Ready To Listen10 actions required for residential aged care service providers to be #ReadyToListen to disclosure of sexual assault
50 sexual assaults take place in residential aged care in Australia
Older people also experience sexual assault in their own homes. The trauma they experience is compounded by the lack of education for service providers.
With limited knowledge about sexual assault, service providers do not fully understand the power they have to prevent sexual assault.
#ReadyToListen was launched in 2021 to improve responses to and prevent sexual assault in residential aged care.
At the heart of the #ReadyToListen project is a MAP (myths, facts and practical strategies). It outlines 10 ways in which residential aged care service providers can improve their responses to – and prevent – sexual assault.
Show Your Support To End the Sexual Assaults in Aged Care!
Download and print the sign, add your name, take a photo, upload on your social media and add the hashtag, #ReadyToListen, so we can find you!
The following resources include the overall MAP guidelines and audit as well as other educational resources:
- MAP Guidelines – overview of the 10 elements
- MAP Audit tool – tool for self-audit against the elements
- Dementia MAP – application of the MAP to the needs of people with dementia
- Cultural lens MAP – considering diverse cultural perspectives on the MAP
- Online workshops
- Project report
MAP ELEMENT RESOURCES
The MAP offers a suite of resources that can be localised to the context of each state/territory and the internal processes of each residential aged care service.
The MAP approach recognises that ‘one off education’ is not enough. It requires guidelines for resident care, information for residents and families, education for staff, frameworks for change, organisational policies and an audit tool.
Education and resources are provided to ensure staff understand sexual assault definitions and prevalence.
Information and education are provided to ensure staff, residents and families understand resident’s sexual rights and responsibilities and staff rights and responsibilities in this context.
The Charter outlines 14 rights and responsibilities of residents and staff in residential aged care. The aim is to support prevention of sexual assault in residential aged care, by clarifying when sexual activity is acceptable – and when is not.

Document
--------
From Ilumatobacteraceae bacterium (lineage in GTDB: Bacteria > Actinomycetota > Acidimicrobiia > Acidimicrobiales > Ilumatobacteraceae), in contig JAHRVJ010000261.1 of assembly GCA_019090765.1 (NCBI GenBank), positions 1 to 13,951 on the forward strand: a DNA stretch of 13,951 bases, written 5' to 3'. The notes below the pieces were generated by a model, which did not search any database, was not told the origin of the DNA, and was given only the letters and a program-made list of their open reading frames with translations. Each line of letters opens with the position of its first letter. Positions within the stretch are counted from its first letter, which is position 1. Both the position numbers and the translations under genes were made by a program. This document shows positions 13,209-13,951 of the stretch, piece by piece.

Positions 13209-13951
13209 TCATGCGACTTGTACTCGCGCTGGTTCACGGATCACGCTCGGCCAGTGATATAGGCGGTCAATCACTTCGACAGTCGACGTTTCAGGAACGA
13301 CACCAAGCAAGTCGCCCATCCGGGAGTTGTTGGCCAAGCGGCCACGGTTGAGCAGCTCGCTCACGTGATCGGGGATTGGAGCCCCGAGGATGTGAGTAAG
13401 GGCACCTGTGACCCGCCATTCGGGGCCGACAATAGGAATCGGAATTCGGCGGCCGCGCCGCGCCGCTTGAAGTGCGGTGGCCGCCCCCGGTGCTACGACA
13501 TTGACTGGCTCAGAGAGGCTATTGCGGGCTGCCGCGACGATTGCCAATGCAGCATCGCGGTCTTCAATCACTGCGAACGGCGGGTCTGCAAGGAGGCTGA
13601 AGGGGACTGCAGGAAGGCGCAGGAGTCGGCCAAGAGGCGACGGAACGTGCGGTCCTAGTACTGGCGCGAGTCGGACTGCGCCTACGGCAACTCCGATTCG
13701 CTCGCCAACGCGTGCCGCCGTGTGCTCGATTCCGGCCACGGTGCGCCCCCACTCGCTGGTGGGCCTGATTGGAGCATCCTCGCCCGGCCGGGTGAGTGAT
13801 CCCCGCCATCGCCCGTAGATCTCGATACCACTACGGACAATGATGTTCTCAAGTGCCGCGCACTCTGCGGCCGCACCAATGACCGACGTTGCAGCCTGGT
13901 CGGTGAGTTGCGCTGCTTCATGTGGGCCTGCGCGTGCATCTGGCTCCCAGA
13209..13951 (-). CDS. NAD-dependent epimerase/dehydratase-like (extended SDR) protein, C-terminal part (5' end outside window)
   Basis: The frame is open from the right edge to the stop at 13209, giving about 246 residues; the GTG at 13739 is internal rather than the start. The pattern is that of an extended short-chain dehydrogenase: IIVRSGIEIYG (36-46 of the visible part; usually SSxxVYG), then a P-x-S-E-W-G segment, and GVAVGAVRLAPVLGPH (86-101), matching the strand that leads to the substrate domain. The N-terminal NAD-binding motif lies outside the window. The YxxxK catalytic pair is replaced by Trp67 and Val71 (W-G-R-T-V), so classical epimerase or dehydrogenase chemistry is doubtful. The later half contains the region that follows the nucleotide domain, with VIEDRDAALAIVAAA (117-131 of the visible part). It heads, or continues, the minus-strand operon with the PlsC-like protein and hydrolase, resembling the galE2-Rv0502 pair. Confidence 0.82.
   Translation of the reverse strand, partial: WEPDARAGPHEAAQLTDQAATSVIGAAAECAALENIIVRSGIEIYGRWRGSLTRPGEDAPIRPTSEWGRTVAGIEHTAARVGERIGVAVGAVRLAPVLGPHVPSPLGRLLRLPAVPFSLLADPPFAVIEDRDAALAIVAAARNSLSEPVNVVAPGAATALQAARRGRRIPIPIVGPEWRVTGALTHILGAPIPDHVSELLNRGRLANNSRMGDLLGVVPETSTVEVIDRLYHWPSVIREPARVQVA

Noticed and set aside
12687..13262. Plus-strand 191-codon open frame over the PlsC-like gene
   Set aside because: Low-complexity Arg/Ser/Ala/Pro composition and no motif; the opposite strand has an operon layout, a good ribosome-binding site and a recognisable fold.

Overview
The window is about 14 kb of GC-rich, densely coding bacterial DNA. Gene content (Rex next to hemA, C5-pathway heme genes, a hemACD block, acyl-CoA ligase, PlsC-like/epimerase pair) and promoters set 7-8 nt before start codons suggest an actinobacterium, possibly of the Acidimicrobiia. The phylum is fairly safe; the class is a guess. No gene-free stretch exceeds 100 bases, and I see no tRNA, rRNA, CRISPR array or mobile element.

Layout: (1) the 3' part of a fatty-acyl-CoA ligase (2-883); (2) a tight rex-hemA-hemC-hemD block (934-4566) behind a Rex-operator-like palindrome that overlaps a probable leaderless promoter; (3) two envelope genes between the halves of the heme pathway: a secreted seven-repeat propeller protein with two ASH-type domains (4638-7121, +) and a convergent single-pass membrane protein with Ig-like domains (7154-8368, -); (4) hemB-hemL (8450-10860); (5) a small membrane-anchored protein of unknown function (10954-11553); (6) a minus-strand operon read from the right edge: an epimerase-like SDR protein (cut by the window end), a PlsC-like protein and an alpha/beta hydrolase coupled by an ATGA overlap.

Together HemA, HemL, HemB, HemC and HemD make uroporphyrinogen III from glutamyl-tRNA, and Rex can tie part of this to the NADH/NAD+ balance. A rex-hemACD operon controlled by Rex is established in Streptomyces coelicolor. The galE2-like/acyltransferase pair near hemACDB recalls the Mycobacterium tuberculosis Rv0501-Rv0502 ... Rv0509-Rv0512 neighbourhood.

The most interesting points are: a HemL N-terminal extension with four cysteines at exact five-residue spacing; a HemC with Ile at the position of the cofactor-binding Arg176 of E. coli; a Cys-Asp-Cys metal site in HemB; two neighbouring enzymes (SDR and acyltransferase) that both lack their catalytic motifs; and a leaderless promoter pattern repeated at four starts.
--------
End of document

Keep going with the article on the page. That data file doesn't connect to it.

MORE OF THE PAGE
The physical and psychological indicators of sexual assault are understood and prompt staff to check whether sexual assault has occurred.
The impacts of sexual assault are understood and prompt staff to implement strategies to support victims/survivors and prevent sexual assault.
Staff understand and comply with reporting requirements under SIRS and understand when sexual assault should be reported to the police.
Staff support victim/survivors who disclose sexual assault, provide information on sexual assault and advocacy services, and ensure immediate safety.
Staff understand and implement practical strategies for communicating about sexual assault in ways that are honest, timely, ethically responsible, and professionally expected.
The service implements practical strategies to promote trauma informed responses that support victim/survivors, other residents and staff.
Staff recognise factors that contribute to residents’ vulnerability to sexual assault and take steps to reduce this vulnerability.
The organisation has a sexual assault policy or guidelines and audits its service against the #ReadyToListen MAP Guidelines, to identify and make improvements.
If you would like more information about this project, please contact:
The #ReadyToListen project has been funded by the Department of Health and is being delivered by the Older Person’s Advocacy Network, in partnership with Celebrate Ageing and the Older Women’s Network, New South Wales.
The Project Coordinator, Dr Catherine Barrett, is the Director of Celebrate Ageing and long term advocate for prevention of the sexual assault of older women.